Vol 9 (1896)

Proceedings of the Florida State Horticultural Society

Table of Contents

Table of Contents
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Front Matter
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1 - 21

Articles

The Weather Bureau—Its Importance and Relations to the Producers of Florida
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22 - 25
Is Our Climate Changing ?—Historical and Meteorological Evidence Bearing on this Point
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26 - 27
Protecting Orange Groves From Cold—Practical Experience with Wood, Resin and Oil Fires and Smudges—Introducing Steam Into the Groves—How Protecting Against Frost Differs From Protecting Against Freezes
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28 - 33
Camphor—The Result of Experiments in the Cultivation of the Camphor Tree and the Manufacture of Camphor Gum in Florida
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34 - 39
Oranges and Citrus Fruits—Sprouts From the Frozen-Back Trees—How Many Should be Allowed to Grow, and How Should These be Treated?—The Single vs. the Divided Stem—Best Varieties to Bud—The Origination of new Varieties—Influence of Environment on the Characteristics of the Fruit
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40 - 49
Irrigation—A Cheap Way of Watering and an Effective Method of Destroying the White Fly
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50
Restoring Frozen-Back Orange Trees—Experience with "Bark Grafting" (or "Sprig Budding") Below the Surface
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51
Insect Enemies of Tender Citrus Growth—Protecting Young Buds and Sprouts From Their Attacks
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52 - 56
Orange and Lemon Growing -How to Manage for Quick Returns, and Best Results in the Long Run, With Least Frost Risk
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57 - 58
Peaches and Plums on the West Florida Highlands
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59 - 61
Peaches in the Lake Region—The Outlook in General—Methods and Results—Requisites of Successful Culture
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62
Peach Growing in South Florida—Best Varieties—Profitableness of the Industry, Etc.
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63
Plum Curculio in Peninsular Florida; Oriental Pears—Advantages Which May be Obtained by Grafting—Bearing Qualities of the LeConte in West Putnam
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64 - 67
Grapes —A Chapter of Experience From Different Sections of the State
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67 - 69
Diseases and Insects of Citrus—Blight, Dieback, Sooty Mold, Scab—New Facts Regarding These Maladies, and Their Treatment Derived From the Investigations of the Past Year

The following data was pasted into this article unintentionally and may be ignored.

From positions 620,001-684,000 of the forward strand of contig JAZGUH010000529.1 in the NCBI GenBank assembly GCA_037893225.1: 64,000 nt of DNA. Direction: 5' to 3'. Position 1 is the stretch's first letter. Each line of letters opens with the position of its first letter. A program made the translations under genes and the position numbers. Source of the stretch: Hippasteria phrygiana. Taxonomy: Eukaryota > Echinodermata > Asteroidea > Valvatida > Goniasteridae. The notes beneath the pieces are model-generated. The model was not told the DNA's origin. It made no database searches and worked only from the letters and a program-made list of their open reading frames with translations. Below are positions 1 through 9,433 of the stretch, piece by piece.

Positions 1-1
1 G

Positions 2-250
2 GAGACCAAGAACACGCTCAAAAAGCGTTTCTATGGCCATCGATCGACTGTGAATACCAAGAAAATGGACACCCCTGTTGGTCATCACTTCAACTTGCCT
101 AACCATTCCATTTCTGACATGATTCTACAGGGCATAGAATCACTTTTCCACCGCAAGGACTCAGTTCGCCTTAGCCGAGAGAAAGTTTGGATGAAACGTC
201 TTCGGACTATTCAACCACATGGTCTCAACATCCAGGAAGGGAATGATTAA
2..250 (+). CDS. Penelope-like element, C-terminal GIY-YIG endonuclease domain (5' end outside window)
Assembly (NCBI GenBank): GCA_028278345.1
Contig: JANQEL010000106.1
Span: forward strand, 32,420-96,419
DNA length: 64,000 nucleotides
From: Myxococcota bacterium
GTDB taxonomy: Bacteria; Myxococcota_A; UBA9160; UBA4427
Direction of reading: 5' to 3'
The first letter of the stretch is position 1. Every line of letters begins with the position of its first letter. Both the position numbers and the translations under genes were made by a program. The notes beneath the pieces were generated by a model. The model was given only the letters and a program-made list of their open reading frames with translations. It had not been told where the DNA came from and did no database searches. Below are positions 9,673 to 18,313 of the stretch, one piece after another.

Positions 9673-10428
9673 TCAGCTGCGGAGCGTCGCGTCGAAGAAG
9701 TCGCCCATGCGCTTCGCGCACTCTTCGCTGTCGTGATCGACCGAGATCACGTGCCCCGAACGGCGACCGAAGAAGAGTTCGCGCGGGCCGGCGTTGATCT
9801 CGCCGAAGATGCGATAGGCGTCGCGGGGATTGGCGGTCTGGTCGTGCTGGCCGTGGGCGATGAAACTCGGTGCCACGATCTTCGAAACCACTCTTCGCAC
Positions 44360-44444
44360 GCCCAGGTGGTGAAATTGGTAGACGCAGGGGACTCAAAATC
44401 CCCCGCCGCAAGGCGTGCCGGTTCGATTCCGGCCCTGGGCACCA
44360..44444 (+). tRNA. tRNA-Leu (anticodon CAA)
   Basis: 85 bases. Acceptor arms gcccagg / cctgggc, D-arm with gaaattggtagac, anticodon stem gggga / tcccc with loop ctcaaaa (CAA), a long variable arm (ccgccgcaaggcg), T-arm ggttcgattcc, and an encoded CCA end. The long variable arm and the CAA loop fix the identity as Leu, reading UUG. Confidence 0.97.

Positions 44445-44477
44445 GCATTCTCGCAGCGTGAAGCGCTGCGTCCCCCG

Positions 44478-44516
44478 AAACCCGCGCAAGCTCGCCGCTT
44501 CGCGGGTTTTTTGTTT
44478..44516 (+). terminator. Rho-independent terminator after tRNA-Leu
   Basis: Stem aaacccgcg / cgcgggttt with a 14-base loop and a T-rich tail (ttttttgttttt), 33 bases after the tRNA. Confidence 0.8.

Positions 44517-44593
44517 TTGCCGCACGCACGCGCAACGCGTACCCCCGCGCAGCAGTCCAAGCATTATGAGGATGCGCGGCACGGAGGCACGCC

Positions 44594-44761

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70 - 76
The White Fly—The Woods and Swamps Full of Insects Which Cannot be Distinguished From the White Fly, Hence the Futility of Attempting its Extermination or Restriction by Drastic Laws
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77 - 78
Exterminating Moles
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79
Orange Borers
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80 - 82
Some Easily Grown Ornamental Plants
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83 - 85
Ornamentals From the Tropics—Strictly Tropical Shrubs and Plants That Adapt Themselvesto Our Climate
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86 - 87
Tropical Fruits—A Brief Account of the More Important Fruits of Extra-Tropical Florida—With Some Notes on Culture and Present Condition
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88 - 91
Notes on Pineapples and Their Diseases
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92 - 95
Injurious Insects of the Year
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96 - 98
A Brief Study in Insect Dissemination
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99 - 100
Advancements Made in Insecticides
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101
A Visit to the Gypsy vioth Commission
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102 - 104
Legislation Against Fruit Pests
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105 - 106
Diseases of the Tomato
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107 - 108
Microscopy in Horticulture —Scientific Training not Essential to the Effective Use of the Microscope by the Florida Fruit Grower
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109 - 114
Fertilizers and Fertilizing
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115 - 116
Canaigre
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117 - 119
Marketing Oranges—Practical Suggestions on Handling and Shipping
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120
Joint Meeting—Texas and Florida State Horticultural Societies; Place of Next Meeting
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121 - 124
Necrology
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126 - 129
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II - XXII